the department is called for. All such
old soldiers should at once send affida
vits of their condition to the department
and Senator Manderson is assured that,
with the full proof presented, their cases
will at once be taken up and acted upon.
Senator Manderson and Representative
Meikeljohn, who have interested them
felves in these cases, have made arrange
ments by which, when such evidence is
presented directly to the pension depart
ment action will follow it.—\Y. E. A. in
MILLINERY AND DRESSMAKING.
Dressmaking Department Will Re
Open on Monday.
Miss Corv and Miss Colling have
formed a partnership and the goods of
the former will, on the first of next
week, be removed to the apartments of
the latter up stairs in the A. O. U. W.
temple building. Miss Coliing will re
operi the dressmaking department on
next Monday morning and will be pre
pared to execute everything in that line
in her usual artistic and satisfactory
manner and at prices corresponding with
Miss Cory will depart for Chicago on
Tuesday morning, and will there lay in
a stock of millinery and fancy goods of
the latest and most approved styles,
which will be placed on the market here
at the most reasonable prices consistent
with the high grade and fashionable ex
cellence of the goods.
They respectfully solicit a continuance
of past favors and patronage.
McCook, Neb., Aug. 30th.
T. E. or C. L. McCarl, managers train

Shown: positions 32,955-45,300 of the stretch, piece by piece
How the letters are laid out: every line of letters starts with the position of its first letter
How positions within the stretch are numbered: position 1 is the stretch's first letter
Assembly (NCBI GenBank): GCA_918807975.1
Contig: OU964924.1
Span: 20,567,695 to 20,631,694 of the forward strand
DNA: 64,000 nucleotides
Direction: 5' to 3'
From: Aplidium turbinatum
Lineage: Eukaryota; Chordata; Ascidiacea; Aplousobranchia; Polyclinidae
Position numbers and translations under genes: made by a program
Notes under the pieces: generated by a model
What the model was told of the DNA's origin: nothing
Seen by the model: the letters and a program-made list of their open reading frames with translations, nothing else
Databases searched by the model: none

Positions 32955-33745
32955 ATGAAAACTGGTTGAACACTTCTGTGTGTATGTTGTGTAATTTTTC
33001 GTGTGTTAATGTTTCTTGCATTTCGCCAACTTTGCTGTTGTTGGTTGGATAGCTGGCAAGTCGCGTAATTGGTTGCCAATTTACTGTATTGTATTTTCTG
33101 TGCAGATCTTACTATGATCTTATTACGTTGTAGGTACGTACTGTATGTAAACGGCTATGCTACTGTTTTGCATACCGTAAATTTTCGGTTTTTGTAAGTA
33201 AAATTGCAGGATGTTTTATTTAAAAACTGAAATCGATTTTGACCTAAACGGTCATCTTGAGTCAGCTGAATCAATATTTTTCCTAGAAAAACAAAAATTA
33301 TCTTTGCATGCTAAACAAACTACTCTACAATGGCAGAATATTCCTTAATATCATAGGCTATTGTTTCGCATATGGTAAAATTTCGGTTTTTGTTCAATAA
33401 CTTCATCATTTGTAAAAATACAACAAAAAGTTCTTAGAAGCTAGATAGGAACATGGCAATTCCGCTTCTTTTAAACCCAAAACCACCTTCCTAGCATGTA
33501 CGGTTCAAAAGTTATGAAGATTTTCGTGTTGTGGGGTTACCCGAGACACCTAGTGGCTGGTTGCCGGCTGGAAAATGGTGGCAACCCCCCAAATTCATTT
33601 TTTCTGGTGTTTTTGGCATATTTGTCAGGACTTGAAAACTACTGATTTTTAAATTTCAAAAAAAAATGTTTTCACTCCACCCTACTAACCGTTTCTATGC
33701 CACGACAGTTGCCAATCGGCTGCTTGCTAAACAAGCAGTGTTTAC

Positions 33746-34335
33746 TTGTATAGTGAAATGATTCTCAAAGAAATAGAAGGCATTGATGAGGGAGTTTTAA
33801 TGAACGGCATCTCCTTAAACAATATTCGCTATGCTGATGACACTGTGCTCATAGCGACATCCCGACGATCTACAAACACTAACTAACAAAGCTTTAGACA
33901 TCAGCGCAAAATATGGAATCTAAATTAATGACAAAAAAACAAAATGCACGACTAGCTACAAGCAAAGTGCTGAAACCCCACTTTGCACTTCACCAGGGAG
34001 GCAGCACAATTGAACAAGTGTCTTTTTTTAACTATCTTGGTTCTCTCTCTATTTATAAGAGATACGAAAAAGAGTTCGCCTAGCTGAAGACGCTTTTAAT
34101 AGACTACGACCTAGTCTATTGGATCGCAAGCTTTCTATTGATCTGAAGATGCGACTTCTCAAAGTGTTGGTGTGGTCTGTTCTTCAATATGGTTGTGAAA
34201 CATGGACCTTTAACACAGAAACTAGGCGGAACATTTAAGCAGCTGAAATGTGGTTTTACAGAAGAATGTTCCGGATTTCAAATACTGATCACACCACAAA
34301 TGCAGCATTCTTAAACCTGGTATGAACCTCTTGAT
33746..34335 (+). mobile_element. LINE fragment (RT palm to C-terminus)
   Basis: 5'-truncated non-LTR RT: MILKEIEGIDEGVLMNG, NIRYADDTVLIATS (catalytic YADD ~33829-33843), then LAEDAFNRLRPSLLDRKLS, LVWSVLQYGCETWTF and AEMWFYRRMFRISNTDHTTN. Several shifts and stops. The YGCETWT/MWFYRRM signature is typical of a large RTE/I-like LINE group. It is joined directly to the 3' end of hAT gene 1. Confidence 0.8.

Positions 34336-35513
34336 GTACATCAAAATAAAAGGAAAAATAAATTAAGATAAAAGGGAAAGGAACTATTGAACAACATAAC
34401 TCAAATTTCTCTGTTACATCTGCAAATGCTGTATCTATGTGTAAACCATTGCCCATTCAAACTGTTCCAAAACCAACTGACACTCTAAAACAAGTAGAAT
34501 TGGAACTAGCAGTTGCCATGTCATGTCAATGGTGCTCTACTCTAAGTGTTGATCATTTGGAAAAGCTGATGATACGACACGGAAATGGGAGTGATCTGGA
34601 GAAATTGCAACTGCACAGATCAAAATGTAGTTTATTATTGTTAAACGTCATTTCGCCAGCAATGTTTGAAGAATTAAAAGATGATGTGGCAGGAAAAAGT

men’s base ball club, gentlemen: You
are hereby challenged to play a game of
base ball at the west McCook grounds,
on Monday, September 3d, 1894, the
game to be called promptly at 3 o’clock
p. m., central time, and to continue 7
innings. Provided, however, if good
and sufficient reasons can be given for a
less number of innings, the two clubs
may then determine the number of in
nings to be played. The said nines are
to be composed exclusively of railroad
men in the first instance, and clerks in
the second instance. All first nine play
ers are barred from either club.
C. W. Likdsay,
Geo. D. LeHew,
Representing the clerks.
Palisade, Neb., Aug. 27th.
Owing to the prevalence of smallpox
at McCook and the fear that the seeds of
the disease may have been scattered in
other places, it is considered best that
the gathering of large crowds of people
be avoided, and for this reason the
Hitchcock County Soldiers’ Reunion to
be held at Palisade, September 5th and
6th, has been declared off.
By Order of Committee.
The Prohibitionists of Red Willow
county are hereby called to meet in mass
convention, at the city hall in McCook,
on Saturday, September 29th, 1894, at 2
o’clock p. m., for the purpose of nomi
nating a county ticket, and for the trans
action of such other business as may
properly come before the convention.
W. O. Norval, chairman.
Toilet soap, tooth brushes and sponges
PEOPLE YOU KNOW.
Mabel Wilcox is clerking in Wilcox
&. Son’s store.
R. O. Phillips of Lincoln, was a city
J. T. Bullard was dow n from Pali
sade, Monday evening.
. Mrs. W. S. Morlan is visiting Lin
coln friends this week.
I)R. S. L. Green was in Hastings,
yesterday, on business.
Miss Effie M. Crane departed, this
week, for Lynnville, Iowa.
George W. Colvin was up from Ar
apahoe on business, Tuesday.
Miss Pearl Brewer returned home
from her visit, first of the week.
S. P. Hart shipped some hogs to the
San Luis valley country, close of last
Miss Edna Meserve came up from
Indianola last night and is the guest of
Mrs. J. E. Kelley and the family
arrived home, first of the week, from
Ed Harmon left on Tuesday evening
for Iowa and will be absent about a